Even though the medical community has evolved manifold since 2020, when it received a jolt with the onset of COVID-19, there is still scope for better treatments. To date, the COVID-19 therapies comprising monoclonal antibodies and antivirals are making news! But several treatment scopes are unavailable, and some work effectively against the Omicron variant. Recently, there have been more eligible patients than the supply of treatments. Sometimes, some of the best treatments aren’t available in the emergency departments for urgent needs.
On the other hand, the COVID-19 vaccines are free and widely available. If you still need to be vaccinated and boosted against the virus, get it done at the earliest. There was a debate about whether or not the vaccine would curb freedom or not. The answer is no, and there is research to support that. According to a recent poll by MyBioSource, 68% of people in California and 63% of people in Florida think that the vaccine wouldn’t affect personal freedom in any way. Vaccination is necessary to keep ourselves from getting protected.
- Do the monoclonal antibodies work in a different way than the vaccines?
The monoclonal antibodies get described as artificial antibodies, which can combat the virus. The vaccine provides you with the required blueprint for developing your antibodies. A good and safe vaccine will offer baseline immunity and last almost six months. When it comes to antivirals, they will stay active for a few days. Most monoclonal antibodies can secure you for two months or so. The monoclonal antibodies can enable you to keep for significantly less time. Instead, it prepares the body to fight the virus.
Antivirals and monoclonal antibodies are short-term treatments, as they will not teach the body how to cope with the virus in case a person gets infected with it. As the therapy fades away, the protection also wears off. It is here that the vaccine has a meaningful role to play. It helps the body to teach how to combat COVID-19.
The lesson that your body learns is long lasting! You can stay secure from the virus in the future because your body develops its self-defense system. The vaccine will urge your body to come up with antibodies. On the other hand, monoclonal antibodies, which are the antibodies produced in the laboratory, offer passive immunity for a short time.
- Monoclonal treatments such as sotrovimab
Monoclonal antibodies are antibodies created by man. “They can start tackling the virus immediately, giving the body the added time to create an antibody. The best way to define these antibodies is by calling them the “front line” fighters.
A few of the monoclonal antibodies that got created last year aren’t proving to be effective against the Omicron variant. There has been a shift in the virus, and the available treatments have failed to interact with the virus. It comprises the casirivimab with imdevimab and bamlanivimab with estesevimab. And none of these monoclonal antibodies work against the Omicron variant.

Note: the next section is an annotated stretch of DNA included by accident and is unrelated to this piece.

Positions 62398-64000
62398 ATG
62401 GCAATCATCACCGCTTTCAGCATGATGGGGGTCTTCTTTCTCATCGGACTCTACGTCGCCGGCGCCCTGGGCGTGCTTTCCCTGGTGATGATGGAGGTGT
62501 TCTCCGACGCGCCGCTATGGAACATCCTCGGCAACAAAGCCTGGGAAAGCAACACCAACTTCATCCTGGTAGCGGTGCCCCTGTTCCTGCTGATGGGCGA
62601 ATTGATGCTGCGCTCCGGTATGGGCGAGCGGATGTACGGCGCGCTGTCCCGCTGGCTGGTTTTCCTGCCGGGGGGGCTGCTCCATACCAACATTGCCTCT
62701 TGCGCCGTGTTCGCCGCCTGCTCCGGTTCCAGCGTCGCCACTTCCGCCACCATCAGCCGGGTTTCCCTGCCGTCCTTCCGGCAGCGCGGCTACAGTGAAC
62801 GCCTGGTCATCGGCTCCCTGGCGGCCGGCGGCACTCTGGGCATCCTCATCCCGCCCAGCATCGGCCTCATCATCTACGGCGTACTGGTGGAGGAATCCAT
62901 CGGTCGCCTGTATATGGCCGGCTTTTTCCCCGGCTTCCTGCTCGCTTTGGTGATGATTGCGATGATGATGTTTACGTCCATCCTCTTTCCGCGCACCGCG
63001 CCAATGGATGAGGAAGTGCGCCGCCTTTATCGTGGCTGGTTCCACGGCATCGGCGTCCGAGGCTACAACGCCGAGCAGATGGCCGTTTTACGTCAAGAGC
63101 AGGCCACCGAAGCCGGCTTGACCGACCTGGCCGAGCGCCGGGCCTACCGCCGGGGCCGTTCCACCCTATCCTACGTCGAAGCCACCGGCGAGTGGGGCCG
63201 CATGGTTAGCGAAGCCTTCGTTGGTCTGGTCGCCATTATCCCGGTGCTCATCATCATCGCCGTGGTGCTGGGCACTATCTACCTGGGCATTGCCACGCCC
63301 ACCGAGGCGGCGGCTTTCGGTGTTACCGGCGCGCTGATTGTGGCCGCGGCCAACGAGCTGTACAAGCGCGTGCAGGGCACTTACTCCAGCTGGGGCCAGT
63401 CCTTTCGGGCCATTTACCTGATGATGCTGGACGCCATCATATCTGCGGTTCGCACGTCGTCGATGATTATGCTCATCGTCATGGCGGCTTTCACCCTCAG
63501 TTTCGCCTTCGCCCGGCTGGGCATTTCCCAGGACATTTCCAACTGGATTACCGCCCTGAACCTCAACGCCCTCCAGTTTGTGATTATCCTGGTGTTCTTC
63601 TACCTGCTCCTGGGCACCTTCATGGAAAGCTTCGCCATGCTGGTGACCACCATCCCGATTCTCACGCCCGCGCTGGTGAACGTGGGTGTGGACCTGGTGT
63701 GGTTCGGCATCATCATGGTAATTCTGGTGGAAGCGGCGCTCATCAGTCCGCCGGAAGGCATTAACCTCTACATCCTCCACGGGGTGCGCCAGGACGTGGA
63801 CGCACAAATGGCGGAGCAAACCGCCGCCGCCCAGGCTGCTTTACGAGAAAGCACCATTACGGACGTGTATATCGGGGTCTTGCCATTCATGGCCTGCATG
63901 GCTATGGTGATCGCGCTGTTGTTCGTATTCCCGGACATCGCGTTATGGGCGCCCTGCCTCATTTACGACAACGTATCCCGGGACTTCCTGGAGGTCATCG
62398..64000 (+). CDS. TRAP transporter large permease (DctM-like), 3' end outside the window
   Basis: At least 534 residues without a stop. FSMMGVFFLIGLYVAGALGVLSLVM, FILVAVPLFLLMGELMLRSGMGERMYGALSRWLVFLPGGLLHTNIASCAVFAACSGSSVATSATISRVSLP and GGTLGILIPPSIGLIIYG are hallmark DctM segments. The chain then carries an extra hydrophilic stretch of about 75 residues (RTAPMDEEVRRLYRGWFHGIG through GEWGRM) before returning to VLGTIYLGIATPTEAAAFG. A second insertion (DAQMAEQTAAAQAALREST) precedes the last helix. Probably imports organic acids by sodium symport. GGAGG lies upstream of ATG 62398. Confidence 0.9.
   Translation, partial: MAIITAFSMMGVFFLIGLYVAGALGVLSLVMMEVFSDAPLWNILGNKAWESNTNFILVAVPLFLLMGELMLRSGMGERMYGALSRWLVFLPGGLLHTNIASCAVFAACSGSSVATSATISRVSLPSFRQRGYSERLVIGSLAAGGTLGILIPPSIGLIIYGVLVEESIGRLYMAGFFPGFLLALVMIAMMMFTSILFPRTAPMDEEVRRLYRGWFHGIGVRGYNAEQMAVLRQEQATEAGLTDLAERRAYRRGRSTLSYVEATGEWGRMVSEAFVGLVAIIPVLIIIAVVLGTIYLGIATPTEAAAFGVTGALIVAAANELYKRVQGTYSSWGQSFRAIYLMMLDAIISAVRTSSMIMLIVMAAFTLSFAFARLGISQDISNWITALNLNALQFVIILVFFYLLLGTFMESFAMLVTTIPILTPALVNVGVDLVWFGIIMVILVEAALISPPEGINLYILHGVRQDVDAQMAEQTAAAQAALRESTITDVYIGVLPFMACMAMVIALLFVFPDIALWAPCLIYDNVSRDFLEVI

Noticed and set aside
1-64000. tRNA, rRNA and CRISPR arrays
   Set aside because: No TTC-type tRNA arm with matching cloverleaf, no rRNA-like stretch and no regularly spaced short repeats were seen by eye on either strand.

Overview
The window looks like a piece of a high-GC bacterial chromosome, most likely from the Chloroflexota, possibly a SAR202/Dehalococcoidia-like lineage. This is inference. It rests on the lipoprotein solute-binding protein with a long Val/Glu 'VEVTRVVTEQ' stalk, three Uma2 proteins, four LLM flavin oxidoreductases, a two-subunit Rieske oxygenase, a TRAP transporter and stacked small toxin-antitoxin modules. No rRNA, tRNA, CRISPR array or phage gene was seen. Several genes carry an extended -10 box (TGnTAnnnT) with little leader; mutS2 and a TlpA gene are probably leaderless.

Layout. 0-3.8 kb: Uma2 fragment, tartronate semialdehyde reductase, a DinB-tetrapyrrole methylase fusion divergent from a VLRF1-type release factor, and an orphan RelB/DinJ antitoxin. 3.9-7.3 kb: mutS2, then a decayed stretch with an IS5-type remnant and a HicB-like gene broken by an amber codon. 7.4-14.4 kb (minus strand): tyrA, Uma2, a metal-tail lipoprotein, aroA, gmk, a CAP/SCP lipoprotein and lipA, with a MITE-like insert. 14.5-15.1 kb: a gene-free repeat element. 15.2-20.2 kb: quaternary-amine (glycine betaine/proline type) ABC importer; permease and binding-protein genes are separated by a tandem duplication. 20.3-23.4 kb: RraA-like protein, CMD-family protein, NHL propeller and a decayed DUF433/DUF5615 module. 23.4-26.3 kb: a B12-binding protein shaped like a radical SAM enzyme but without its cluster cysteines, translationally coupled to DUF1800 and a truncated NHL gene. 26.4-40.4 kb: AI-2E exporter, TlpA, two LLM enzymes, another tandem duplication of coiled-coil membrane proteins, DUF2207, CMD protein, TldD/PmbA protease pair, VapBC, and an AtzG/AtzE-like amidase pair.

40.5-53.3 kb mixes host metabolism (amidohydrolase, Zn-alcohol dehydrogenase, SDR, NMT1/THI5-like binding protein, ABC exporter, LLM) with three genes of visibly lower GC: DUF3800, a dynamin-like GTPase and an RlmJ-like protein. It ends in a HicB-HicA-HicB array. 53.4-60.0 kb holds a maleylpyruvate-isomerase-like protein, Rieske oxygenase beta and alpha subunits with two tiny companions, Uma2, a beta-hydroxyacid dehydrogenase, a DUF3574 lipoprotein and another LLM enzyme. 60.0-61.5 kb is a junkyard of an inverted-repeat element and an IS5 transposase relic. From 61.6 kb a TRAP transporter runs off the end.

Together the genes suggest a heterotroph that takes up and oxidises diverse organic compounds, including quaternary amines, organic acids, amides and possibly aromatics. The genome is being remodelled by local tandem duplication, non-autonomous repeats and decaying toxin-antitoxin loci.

The other monoclonal antibody, known as sotrovimab, can work very well against Omicron. However, there are very few doses, close to four or five treatments of the infusion, that are available every day. Several people qualify for the same. Therefore, the doctors will only provide this to people with a very high risk.
- Oral antiviral treatments such as molnupiravir and paxlovid
The FDA has authenticated two antiviral treatments: molnupiravir (Merck) and paxlovid (Pfizer). All these are oral as opposed to intravenous treatments. It means that they are pills. Most people initially thought that it was infusion. The antivirals like molnupiravir and paxlovid effectively attack the novel coronavirus. Both these drugs aim at the virus replication process.
When it comes to Paxlovid, it can slow down viral replication. It also prevents the enzyme that the virus requires to develop several copies of itself. And if this isn’t replicated, it can spread and help the immune system fight the virus better. There are studies where Paxlovid has proven to be almost 90% effective in averting illness progression.
And on the other hand, Molnupiravir can make the virus make specific mistakes each time it attempts to replicate itself. As a result, this treatment proves to be slightly less effective in treating the virus than Paxlovid. The other effective treatment is Remdesivir, which can block the machinery the novel coronavirus requires to make sure copies of itself. Hence, the virus doesn’t get replicated anymore.
These are some of the possible treatments the medical community claims can treat the virus and ensure that the percentage of suffering will be significantly less. However, this is not the end statement. There is ongoing research as the virus is continuously mutating. That means it is essential for medical researchers and scientists to find treatments that will work effectively against the new virus variants.